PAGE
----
[S]hall file with the complaint or within sixty days after the filing of the complaint, a certificate of merit signed by the attorney or party that either (1) an appropriate licensed professional has supplied a written statement that there exists a reasonable probability that the care, skill or knowledge exercised or exhibited in the treatment, practice or work that is the subject of the complaint, fell outside acceptable professional standards and that such conduct was a cause in bringing about the harm, or (2) the claim that the defendant deviated from an acceptable professional standard is based solely on allegations that other licensed professionals for whom this defendant is responsible deviated from an acceptable professional standard, or (3) expert testimony of an appropriate licensed professional is unnecessary for prosecution of the claim.
Pa. R.C.P. No. 1042.3(a).*fn2 Here, Buckley acknowledges that he did not comport with this Pennsylvania rule. Buckley filed the complaint in this action on April 28, 2006, but did not file the certificate of merit until August 11, 2006, which was approximately six weeks beyond the deadline found within the Pennsylvania Rules of Civil Procedure.
However, a plaintiff's failure to comply with the Pennsylvania certificate-of-merit requirement is excusable where that failure did not cause the defendant prejudice, or where the plaintiff's claim was not clearly meritless. See, e.g., Scaramuzza v. Sciolla, 345 F. Supp. 2d 508, 510-11 (E.D. Pa. 2004) (dismissal of a complaint with prejudice for failure to comply with Pa. R. Civ. P. 1042.3 improper where defendant did not establish prejudice); see also Keybank Nat'l Ass'n v. Reidbord, No. 05-144, 2006 U.S. Dist. LEXIS 74609 (W.D. Pa. Nov. 29, 2005) ("[I]t is within a court's discretion to accept late filed certificates in light of all the facts and circumstances of a particular case."); Gazi Abdulhay v. Bethlehem Med. Arts, L.P., No. 03-CV-04347, 2005 U.S. Dist. LEXIS 21785l, *36-37 (E.D. Pa. Sept. 27, 2005) ("[W]e conclude that the policy behind the Pennsylvania certificate-of-merit rule would not be served by dismissing plaintiffs' professional negligence claim. We believe that the Pennsylvania rule is designed to dismiss unfounded, meritless professional negligence cases at an early stage."); Anspach v. City of Phila., No. 05-810, 2005 U.S. Dist. LEXIS 16587, *4-6 (E.D. Pa. June 20, 2005). Here, because Buckley has indeed filed a certificate of merit -- albeit late -- in support of this claim, because plaintiff's claim is not frivolous on the face of the complaint, and because defendant cannot demonstrate that it has suffered any prejudice due to the late filing, this Court will not dismiss Claim I.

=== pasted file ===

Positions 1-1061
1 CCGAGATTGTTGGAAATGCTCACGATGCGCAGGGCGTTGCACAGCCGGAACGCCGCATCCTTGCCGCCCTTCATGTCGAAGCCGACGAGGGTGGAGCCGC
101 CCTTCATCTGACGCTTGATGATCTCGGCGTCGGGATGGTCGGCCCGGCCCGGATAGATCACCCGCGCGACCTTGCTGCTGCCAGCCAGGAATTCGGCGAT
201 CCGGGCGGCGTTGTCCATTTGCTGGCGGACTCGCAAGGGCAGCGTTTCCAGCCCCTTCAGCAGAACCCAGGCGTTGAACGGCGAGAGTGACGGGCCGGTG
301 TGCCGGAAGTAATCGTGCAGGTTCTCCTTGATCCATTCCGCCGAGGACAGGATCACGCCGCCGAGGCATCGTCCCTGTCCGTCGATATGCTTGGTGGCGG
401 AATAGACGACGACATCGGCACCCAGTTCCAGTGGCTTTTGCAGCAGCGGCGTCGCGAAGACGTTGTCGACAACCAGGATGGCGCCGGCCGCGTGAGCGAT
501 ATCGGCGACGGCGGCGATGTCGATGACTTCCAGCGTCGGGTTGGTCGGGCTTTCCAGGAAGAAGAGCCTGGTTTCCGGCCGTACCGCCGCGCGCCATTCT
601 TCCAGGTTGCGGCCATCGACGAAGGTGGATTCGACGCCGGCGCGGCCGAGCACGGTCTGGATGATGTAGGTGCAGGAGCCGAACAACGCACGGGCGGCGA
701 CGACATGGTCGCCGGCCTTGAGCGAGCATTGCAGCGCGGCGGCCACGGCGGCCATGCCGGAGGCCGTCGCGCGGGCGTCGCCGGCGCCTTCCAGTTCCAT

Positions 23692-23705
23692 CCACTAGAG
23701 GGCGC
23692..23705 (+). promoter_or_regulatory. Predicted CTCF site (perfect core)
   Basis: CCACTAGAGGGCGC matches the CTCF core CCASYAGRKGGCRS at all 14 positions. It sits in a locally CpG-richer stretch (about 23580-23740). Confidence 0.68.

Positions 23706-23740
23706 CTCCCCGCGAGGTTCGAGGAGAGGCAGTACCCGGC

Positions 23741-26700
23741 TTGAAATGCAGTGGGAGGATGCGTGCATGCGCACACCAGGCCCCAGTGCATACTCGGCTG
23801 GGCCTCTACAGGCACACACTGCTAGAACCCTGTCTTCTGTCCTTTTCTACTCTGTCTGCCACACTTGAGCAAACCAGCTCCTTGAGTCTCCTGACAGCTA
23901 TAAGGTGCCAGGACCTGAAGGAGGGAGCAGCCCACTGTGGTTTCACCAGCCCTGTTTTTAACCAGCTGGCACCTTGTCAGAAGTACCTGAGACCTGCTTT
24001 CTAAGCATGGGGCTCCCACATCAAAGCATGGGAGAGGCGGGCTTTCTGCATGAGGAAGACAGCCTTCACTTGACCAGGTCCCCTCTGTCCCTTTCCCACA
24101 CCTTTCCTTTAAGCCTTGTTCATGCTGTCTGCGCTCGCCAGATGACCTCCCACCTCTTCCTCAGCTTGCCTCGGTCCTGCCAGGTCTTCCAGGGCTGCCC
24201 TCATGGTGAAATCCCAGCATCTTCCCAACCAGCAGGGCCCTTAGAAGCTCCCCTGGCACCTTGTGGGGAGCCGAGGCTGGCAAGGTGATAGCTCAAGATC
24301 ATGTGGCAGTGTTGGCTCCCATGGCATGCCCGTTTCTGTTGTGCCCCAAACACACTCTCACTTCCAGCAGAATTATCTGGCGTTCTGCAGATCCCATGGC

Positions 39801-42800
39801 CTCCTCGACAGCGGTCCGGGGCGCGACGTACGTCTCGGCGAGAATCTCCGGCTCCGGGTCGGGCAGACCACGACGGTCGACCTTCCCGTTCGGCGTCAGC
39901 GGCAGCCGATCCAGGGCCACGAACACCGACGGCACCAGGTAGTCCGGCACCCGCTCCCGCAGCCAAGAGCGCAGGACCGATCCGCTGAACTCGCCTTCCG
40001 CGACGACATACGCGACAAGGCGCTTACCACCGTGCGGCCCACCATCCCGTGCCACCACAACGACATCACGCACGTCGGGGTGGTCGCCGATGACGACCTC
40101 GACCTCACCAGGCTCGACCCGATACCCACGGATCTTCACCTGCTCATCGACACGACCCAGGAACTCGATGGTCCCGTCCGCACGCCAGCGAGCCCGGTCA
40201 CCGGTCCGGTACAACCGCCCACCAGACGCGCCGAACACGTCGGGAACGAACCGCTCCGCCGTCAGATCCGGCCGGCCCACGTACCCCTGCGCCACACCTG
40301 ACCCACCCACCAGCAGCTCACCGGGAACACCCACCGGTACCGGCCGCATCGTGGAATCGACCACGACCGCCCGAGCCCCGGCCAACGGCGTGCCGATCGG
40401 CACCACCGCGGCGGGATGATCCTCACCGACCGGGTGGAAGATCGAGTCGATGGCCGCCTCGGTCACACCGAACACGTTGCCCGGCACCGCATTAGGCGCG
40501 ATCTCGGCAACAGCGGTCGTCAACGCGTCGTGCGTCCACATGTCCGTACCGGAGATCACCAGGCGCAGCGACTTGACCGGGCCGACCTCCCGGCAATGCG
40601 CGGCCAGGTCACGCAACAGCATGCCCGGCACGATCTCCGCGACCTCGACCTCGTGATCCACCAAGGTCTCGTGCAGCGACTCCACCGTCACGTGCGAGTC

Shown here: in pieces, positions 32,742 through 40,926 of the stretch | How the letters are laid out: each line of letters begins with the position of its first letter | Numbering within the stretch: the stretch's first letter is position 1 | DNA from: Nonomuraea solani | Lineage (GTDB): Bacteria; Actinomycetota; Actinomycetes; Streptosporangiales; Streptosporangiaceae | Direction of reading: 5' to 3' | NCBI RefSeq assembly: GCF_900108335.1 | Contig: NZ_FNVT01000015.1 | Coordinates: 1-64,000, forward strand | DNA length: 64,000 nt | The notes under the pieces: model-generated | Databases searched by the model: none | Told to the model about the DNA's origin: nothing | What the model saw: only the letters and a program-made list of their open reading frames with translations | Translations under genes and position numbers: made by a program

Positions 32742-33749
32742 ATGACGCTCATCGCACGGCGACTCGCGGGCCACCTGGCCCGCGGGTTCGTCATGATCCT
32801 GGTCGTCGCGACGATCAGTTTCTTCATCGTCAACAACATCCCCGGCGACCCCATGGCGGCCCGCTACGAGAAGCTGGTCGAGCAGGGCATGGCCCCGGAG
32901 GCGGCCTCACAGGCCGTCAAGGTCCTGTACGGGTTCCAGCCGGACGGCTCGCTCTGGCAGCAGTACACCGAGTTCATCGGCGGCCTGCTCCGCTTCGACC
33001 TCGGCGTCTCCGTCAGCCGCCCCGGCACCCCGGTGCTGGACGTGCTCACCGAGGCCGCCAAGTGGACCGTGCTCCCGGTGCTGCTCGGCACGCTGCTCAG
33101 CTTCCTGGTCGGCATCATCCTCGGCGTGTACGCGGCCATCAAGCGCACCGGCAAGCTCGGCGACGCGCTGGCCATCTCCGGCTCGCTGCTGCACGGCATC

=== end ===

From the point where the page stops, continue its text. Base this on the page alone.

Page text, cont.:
Deloitte's motion to dismiss is denied in part and granted in part. To the extent that Deloitte's motion to dismiss is based on the defense of in pari delicto, it is denied. In addition, to the extent that Deloitte's motion to dismiss the complaint is based on various independent legal reasons, it is denied with respect to Claim I, Claim II, Claim III, Claim IV, Claim VI, and Claim VII. However, because Pennsylvania law does not recognize a cause of action for aiding and abetting fraud, Deloitte's motion to dismiss Claim V is granted.
Dated: May 21, 2007
Sidney H. Stein, U.S.D.J.